Obviously Mayor Ann Johnston had baggage. She fumbled the Marshall Plan. She later moved the ball forward, but her reforms are slow and structural, designed to pay off in the long run. Voters saw too much crime in the interim.
How much? When you have three shootings on election night, your campaign has a problem.
Plus, many neighborhood activists were put off when the Marshall Plan comittee excluded them. That play was a classic city manager move, rational and designed to produce results, but politically aloof.
The bankruptcy. High unemployment. Foreclosures. Almost none of which she bears responsibility for, but which made for a discontented electorate.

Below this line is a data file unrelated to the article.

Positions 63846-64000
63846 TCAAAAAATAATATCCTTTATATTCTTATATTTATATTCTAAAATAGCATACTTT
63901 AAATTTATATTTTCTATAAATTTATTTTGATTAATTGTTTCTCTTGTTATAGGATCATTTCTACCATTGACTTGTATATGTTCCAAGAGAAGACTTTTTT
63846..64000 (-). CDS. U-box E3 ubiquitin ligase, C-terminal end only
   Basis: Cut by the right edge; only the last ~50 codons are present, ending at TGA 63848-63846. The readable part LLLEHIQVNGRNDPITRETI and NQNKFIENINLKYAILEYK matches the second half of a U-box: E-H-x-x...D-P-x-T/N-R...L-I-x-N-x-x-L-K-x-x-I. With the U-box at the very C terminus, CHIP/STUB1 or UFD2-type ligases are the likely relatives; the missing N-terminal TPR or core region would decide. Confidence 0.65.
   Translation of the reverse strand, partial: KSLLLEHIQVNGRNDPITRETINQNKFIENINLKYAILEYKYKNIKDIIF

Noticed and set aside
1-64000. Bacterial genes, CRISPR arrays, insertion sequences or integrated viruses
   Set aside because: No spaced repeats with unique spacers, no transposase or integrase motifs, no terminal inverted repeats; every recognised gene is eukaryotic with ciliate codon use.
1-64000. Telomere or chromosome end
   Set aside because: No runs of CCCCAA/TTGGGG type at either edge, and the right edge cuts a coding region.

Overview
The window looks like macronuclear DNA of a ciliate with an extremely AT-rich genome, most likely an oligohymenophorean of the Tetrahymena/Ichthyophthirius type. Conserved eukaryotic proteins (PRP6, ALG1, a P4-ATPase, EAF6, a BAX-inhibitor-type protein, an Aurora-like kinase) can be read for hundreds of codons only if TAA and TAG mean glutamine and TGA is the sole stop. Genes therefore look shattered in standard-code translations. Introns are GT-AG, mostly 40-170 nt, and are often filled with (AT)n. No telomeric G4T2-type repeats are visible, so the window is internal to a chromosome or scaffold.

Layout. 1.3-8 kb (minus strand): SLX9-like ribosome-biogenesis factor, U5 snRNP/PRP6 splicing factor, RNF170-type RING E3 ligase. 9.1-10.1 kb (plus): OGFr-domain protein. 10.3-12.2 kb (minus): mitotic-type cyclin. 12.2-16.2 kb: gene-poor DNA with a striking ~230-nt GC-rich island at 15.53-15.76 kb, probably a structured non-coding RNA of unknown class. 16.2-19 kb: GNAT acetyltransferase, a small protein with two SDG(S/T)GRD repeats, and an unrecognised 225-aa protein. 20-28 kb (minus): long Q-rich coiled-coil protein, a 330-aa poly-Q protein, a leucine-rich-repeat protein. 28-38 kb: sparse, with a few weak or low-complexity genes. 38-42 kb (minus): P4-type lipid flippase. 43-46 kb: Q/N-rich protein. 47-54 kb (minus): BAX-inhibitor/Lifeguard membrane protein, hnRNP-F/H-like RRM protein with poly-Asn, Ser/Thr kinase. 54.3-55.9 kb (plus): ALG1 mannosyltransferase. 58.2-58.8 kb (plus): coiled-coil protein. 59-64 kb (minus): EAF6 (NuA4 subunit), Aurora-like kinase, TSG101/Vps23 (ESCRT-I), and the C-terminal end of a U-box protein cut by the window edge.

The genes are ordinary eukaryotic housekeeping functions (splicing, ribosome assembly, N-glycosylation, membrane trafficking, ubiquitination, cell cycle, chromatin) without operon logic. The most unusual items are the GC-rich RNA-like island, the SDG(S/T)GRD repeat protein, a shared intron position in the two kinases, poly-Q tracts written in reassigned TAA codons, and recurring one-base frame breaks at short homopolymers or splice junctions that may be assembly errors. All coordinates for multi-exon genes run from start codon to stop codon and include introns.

She came off as unsympathetic in the Ch. 10 forum.
Her necessary reforms alienated labor. That’s a given.
I also suspect — forgive me — many voters were uninformed. Johnston’s courageous reforms took place outside their ken. They never read about Anthony Silva’s negatives. Many people in the growing Latino electorate, now the city’s largest ethnic group, may have thought Silva is of Mexican descent (he’s of Portuguese descent).
And they believed he has a plan to put more cops on the street through a sales tax increase, unaware than any additional revenues will be red meat for Stockton’s creditors in bankruptcy court.
Crime’s too high, vote the bums out. That was probably the syllogism.
So we’ve elected a pro-labor mayor in the middle of a labor-induced bankruptcy. In doing so I fear we’ve moved closer to San Bernadino freefall.